Bandaids Ain’t Options: Freezing Eggs and Facebook

Early last week, Facebook announced that it would be adding egg-freezing as one of its newest benefits for its women employees, a move that has eyebrows raised.

Facebook declined to comment on this new benefit, Apple is also planning offering incentives for this in January. As one of the first few companies to offer the practice, Apple representatives told the Los Angeles Times, “We want to empower women at Apple to do the best work of their lives as they care for loved ones and raise their families.”

But is that the real reason? Facebook and Apple claim to be about corporate family friendliness, and yet neither company offers  in-house daycare or daycare vouchers, aren’t offering flexible leave, a decreased pay gap, or any of the social conditions it takes to actually raise children. Furthermore, they still place the onus on child rearing on women with the incentive of egg freezing. It’s not progressive or family friendly. It’s kind of gross.

According to Business Insider‘s Sabrina Parson’s:

The age at which most men and women are at the peak of their careers also happens to be the same age most women begin to have children. And in corporate America, motherhood is viewed as a liability. Childcare responsibilities still primarily fall on the mother, and the US requires businesses to offer the least amount of maternity leave among all developed countries. Not to mention that we’re still confined to a relatively strict 9-5 work schedule.

So, mid-career women often face a decision: advance in their careers or start a family. Those who choose to have children are far more likely than working fathers to take extensive time off from their careers, putting them at a major disadvantage when it comes to raises and promotions.

The message Facebook and Apple are sending? We know you are in a bind — here’s how we think we can fix it so that it benefits us.

Egg freezing isn’t the bad thing here. In a rapidly globalizing culture where making ends meet is becoming harder and more people are delaying the once-markers of “adulthood”—marriage, kids, a pretty little house in the burbs that could be sustained by a sole income (usually dad’s). Not only is life more expensive, but women have more access to work realms once unknown. We are able to have careers. While egg freezing offers a great alternative, especially those with health problems like endometriosis, what remains disturbing is the significant role that larger companies are aiming to play in the reproductive choices of women, while ignoring the very real socioeconomic factors that actually make choosing to have children possible.

As Vanessa McGrady from Jezebel writes:

Women are more likely to take time off to raise families or take care of aging parents. They’re less likely to have sufficient retirement funds, yet more likely to outlive their male partners.

With the bulk of unpaid family care falling to women — and a significant lack of workplace support for the same — there’s no doubt that women will jump at the chance to freeze their eggs on the company dime. But, in the best-case scenario, let’s say a woman successfully gets pregnant a decade after freezing her eggs, once she feels fully ready. And then what? She confronts the lack of employer support for everything after the positive pink line shows up on the pregnancy test..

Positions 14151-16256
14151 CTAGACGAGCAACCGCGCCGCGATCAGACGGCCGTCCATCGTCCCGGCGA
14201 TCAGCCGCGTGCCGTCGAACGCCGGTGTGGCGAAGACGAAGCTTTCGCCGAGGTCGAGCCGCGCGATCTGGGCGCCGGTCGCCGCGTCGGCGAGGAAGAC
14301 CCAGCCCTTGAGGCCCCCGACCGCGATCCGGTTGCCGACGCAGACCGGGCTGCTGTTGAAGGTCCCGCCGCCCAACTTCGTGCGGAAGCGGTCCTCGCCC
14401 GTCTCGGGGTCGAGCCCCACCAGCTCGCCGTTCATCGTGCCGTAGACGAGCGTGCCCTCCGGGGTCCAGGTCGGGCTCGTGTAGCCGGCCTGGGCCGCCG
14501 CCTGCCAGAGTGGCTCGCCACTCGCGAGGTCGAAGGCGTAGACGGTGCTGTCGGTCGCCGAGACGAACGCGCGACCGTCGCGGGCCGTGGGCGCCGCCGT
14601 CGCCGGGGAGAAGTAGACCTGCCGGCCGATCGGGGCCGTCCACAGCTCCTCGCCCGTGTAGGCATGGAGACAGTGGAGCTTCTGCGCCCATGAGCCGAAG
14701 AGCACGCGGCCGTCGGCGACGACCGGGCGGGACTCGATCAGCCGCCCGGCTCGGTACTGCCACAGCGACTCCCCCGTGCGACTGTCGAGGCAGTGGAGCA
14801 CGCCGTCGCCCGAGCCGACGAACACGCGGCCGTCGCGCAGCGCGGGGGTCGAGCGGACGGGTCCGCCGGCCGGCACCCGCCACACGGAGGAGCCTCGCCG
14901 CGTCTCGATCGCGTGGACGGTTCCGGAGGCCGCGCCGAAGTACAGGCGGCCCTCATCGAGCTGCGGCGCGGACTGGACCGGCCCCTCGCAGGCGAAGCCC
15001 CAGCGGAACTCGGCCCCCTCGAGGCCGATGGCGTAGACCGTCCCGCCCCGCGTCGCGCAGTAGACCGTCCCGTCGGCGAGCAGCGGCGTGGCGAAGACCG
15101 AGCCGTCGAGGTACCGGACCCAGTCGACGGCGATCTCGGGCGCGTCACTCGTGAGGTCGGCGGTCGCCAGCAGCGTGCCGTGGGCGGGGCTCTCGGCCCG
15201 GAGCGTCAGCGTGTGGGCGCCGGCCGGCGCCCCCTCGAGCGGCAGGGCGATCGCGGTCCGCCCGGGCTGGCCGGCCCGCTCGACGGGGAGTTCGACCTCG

Maybe it isn’t that women are consciously choosing to delay kids or marriage because they just want to. Maybe it’s because women still get paid on average, 78 cents per male dollar, and just this past September, The Paycheck Fairness Act fell short, making this the third time the Senate has failed to pass the measure since spring of 2012.

Maybe it’s because in the tech world, where  you have Microsoft CEO Satya Nadella suggesting women should not ask for raises because it will come naturally and everyone gets paid equally, a statement that rings hollow, given the statistics of women in tech still being vastly outnumbered by their male counterparts.

Maybe it’s because the US has the worst maternity leave laws in the world  and no, that isn’t hyperbole. Between the US being only one of three countries in the world not to have maternity leave (smushed in next to Papua New Guinea and Oman) and future and potential presidential candidate Hillary Clinton point blankly stating “I don’t think, politically, we could get it now,” things don’t look good.

There are a lot of maybes here.

But egg freezing doesn’t just tell women to put choosing parenthood on the back burner until some magical point in which their lives coalesce together for parenthood — it tells a very specific and slim margin of women. Women still may be at .78 on average, but in comparison to the average salary of women in the rest of the US — a whopping $37,791, and egg freezing typically running between $6,500 and $15,000 per cycle, companies like Apple and Facebook are only willing to pay $20,000 of that amount, in which case, may leave you covered, and given the averages for how many cycles a women needs before it works — may not.

But despite all this, the real question here is what is the message when mega-corporations like Lean-In-friendly Facebook is offering to put your eggs on hold and Hobby Lobby will deny their employees birth control coverage? Why is Apple offering to pay for a procedure that would delay motherhood for some of their employees, but not necessarily offer better support for mothers post-egg freeze? I am suspicious — deeply suspicious — in any company that tends to assume it knows hands down what all of its women employees are longing for their reproductive needs.

These are band-aids, not solutions.

One reply on “Bandaids Ain’t Options: Freezing Eggs and Facebook”

Leave a Reply